[Top][All Lists]

[Date Prev][Date Next][Thread Prev][Thread Next][Date Index][Thread Index]

Re: completing-read enhancement

From: Paul Landes
Subject: Re: completing-read enhancement
Date: Sun, 16 Aug 2009 16:16:40 -0500

Stefan Monnier writes:
 > > To the developer, it offers a quicker way of prompting the user purely
 > > based on a list of choices (either symbols or strings) and.
 > > It adds the following features:
 > >  - accepts either symbols or string as input and converts between type
 > >    automatically
 > >  - returns user input as either a symbol or string
 > When/why are these useful?

For the former: anytime you want a discrete set of branches in a
function and don't want to convert using a lot of `intern' and
`symbol-name' calls.  You'd give a symbol list as the choices in the
interactive form and use a `case' on the decision.  This is just one
example and there many situations where the input is a list of symbols
rather than strings.  Similarly, there many cases where you want a
symbol output.

 > As a convention in Emacs, we usually prefer to start with an empty
 > input (and rely on the "use default if the result is the empty
 > string"), so I don't think this is something we want to encourage.

Is this a new convention?  Seems I've run across many functions that
allow it (including `completing-read').  What's the alternative to
when it's useful to start with text to edit rather than creating this
text from scratch?

This is tangential, but I've actually recently looked for a GNU Emacs
style guide but haven't found anything with the exception of the elisp
manual.  Is there one?  If so, I'd like to read up on this (and other
things concerning style).

 > >  - optionally allows for empty data
 > Could you say something more about this.  E.g. why you came up with it,
 > in which situations did you find it useful/needed, ...

Sure.  In any case where a valid choice is a `nil' and you want to
make that available by the least amount of effort by the user--namely
just hitting the RET key.  One example is when repeat input is
required and RET breaks out of the loop.  It's the "other" choice that
isn't valid in the constraints of the intended purpose of the input
and rather some indication in the change of flow.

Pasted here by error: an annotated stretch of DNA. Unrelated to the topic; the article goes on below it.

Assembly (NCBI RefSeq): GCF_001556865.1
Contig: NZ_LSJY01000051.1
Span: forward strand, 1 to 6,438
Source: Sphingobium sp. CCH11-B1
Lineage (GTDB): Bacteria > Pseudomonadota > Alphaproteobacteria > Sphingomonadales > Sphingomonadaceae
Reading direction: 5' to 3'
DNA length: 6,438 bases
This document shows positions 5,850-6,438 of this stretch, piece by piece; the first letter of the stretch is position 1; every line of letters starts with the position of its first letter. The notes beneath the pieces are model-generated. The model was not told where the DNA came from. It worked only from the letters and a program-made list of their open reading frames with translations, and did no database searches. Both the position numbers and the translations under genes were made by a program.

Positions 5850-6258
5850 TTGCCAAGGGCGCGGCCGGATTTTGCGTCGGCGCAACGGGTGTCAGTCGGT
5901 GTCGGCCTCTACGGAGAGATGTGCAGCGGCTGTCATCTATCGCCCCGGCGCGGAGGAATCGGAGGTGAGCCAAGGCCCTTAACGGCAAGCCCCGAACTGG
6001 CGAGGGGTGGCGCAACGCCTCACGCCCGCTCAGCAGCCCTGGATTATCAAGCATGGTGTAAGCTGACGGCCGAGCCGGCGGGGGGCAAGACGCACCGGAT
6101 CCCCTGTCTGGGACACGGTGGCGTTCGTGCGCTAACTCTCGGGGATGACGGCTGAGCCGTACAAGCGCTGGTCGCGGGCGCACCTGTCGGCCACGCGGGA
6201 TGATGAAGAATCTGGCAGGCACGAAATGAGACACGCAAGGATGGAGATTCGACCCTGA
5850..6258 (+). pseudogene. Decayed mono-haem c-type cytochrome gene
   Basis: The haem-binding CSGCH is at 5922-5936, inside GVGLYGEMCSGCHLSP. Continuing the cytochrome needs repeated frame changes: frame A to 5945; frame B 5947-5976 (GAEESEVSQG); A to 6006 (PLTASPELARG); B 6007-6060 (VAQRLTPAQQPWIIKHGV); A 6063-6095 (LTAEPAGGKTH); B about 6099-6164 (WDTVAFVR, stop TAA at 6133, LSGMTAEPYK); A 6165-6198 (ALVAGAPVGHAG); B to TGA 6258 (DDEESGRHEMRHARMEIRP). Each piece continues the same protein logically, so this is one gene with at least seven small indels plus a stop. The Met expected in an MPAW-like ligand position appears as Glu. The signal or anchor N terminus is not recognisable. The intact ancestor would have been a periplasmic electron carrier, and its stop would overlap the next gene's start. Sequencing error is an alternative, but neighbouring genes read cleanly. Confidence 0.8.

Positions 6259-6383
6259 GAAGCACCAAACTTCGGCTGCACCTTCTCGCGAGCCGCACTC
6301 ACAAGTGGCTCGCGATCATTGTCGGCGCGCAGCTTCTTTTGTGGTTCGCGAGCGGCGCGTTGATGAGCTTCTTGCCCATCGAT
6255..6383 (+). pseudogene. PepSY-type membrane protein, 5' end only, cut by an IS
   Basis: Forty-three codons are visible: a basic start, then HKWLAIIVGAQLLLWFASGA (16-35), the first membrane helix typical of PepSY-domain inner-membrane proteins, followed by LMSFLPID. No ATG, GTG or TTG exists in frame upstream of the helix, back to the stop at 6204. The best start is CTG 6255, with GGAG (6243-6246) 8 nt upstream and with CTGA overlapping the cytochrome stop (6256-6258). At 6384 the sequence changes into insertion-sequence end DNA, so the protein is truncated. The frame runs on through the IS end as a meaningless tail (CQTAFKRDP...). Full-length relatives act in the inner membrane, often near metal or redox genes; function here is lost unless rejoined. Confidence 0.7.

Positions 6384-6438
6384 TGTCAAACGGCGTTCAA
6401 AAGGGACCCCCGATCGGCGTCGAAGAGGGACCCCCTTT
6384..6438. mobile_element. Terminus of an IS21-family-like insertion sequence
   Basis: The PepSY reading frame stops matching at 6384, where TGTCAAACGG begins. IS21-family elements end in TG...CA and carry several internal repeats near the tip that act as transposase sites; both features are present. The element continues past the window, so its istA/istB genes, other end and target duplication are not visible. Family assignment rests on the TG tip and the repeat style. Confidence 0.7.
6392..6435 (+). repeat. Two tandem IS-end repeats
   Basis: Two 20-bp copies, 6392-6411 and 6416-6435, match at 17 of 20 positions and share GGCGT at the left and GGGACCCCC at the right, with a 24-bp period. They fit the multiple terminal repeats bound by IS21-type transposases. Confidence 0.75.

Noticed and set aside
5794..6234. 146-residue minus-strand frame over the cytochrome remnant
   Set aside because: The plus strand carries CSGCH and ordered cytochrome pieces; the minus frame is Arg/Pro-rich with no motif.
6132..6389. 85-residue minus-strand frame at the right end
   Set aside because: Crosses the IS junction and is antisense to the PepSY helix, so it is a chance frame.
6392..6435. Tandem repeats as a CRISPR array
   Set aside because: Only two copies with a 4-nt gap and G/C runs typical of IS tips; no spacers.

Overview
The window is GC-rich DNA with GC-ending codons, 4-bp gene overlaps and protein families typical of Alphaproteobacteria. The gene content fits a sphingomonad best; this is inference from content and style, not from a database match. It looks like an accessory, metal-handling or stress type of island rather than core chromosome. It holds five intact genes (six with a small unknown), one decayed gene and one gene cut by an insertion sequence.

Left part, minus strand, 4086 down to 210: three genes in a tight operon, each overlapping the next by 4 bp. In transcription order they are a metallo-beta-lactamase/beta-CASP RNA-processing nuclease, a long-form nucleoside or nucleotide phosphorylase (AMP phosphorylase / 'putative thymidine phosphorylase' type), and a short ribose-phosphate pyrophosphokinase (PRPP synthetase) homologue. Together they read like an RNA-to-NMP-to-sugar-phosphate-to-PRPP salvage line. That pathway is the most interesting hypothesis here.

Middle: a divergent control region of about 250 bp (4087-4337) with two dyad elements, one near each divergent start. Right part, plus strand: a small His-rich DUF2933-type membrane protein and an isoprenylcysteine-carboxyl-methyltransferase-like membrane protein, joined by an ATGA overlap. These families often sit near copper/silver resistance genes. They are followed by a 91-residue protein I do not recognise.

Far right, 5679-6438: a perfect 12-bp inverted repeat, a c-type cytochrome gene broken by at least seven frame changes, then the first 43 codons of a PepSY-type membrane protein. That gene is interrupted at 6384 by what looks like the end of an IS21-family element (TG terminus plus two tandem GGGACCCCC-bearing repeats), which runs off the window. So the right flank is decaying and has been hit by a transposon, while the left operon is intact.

> > To the user, it provides a quicker (for most cases) way to select from
 > > the list of choices (i.e. by populating the initial data from the
 > > choices passed or by adding a default).
 > IIUC, the initial data is built by (try-completion "" choices), right?
 > It might make sense when require-match is set, but ho often does it
 > return something else than ""?

Now that I look at it, you're correct.  I seem to remember putting it
there to defend against cases where the initial-contents wasn't in the
list of the choices.  However, I've tested that case and it doesn't
help so it would make sense to take it out.

 > As for "adding default", I don't find in the code where/how this is done,
 > could you explain what you mean by that?

I meant adding the default parameter to the function.

 > One problem with your function is that it has even more arguments than
 > completing-read (which already has too many).

I agree, it has a lot of parameters that are passed to it, but no more
that are required than `completing-read'.  Only the first two are
required and most use cases won't require more than three or maybe

 > PS: BTW, (try-completion "" choices) should also work just fine for the
 > singleton case.

I agree.  I could refactor the function to use this and make it
simpler.  It appears as that the entire `when' could use a little
looking at.  Please keep in mind that this function was written years
ago and has been incrementally maintained (by myself).  You're the
second pair of eyes on the code, and as expected, providing good
feedback to make it better.


Paul Landes

reply via email to

[Prev in Thread] Current Thread [Next in Thread]